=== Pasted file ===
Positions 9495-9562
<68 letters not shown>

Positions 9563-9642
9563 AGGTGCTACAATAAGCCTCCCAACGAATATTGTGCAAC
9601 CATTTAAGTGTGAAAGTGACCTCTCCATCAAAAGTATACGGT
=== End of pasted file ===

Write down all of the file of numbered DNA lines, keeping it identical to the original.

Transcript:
Positions 9495-9562
<68 letters not shown>

Positions 9563-9642
9563 AGGTGCTACAATAAGCCTCCCAACGAATATTGTGCAAC
9601 CATTTAAGTGTGAAAGTGACCTCTCCATCAAAAGTATACGGT